This is the old 'science' of racialism. Not racist as such, but the racialist 'science' of divvying up people into whatever the race-scientist decides is a coherent or cohesive 'racial' group and then running stats all over that group to see what they are most likely to do.


1. First of all it requires a particular mind-set to see us all in these terms. It asks of the 'scientist' or commentator in question to think that these are important or necessary questions. But why? We know that there is one human race and that we have spent millions of years sharing our genes. The great motors of society revolve around how societies are ruled and resources controlled. Why is it logical or necessary to think that this is linked to whatever it is that these 'scientists' and commentators call a 'group' or 'race' or 'ethnic population' or whatever?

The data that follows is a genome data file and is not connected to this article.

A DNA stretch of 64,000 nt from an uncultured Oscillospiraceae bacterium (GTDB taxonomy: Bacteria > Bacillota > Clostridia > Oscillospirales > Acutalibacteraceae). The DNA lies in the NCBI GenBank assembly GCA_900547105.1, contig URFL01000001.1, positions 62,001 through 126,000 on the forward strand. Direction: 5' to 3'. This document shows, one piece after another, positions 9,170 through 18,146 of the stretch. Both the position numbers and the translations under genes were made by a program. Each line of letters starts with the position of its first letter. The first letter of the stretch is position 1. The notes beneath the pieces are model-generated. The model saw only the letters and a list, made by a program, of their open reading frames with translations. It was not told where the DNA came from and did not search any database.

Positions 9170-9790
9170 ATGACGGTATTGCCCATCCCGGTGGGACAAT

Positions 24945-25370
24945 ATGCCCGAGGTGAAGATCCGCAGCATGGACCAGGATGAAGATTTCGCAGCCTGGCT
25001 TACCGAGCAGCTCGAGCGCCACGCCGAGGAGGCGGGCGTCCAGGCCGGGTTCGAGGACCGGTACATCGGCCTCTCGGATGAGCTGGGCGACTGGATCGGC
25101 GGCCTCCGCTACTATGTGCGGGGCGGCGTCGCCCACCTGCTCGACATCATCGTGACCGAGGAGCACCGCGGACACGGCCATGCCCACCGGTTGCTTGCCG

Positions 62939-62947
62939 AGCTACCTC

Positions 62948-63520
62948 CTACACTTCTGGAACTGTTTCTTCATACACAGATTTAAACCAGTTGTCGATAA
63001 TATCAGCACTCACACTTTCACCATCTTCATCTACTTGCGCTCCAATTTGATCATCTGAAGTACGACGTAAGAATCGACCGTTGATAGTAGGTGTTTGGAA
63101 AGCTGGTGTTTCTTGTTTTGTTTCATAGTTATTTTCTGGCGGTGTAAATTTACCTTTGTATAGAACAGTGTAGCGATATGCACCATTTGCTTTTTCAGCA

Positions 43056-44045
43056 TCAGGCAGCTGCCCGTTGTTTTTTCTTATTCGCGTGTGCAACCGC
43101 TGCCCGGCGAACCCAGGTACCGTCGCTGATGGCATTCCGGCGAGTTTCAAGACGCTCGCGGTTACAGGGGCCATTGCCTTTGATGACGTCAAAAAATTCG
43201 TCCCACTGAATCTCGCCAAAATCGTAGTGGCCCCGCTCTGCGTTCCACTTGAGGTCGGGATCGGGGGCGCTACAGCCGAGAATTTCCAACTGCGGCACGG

2. Then comes the question of how such people determine these 'groups' or 'races'? You'll see that Phillips uses the term 'black'. By so doing, he eliminates the cultural and class differences between millions (billions?) of people the world over, and reduces them to one entity. Yet thousands of years of intermarriage between people he might call 'Arab', or 'Chinese' or 'Spanish' or 'White' or 'Jewish' or whatever, make the designation of 'black' as a predictor of social behaviour unreliable.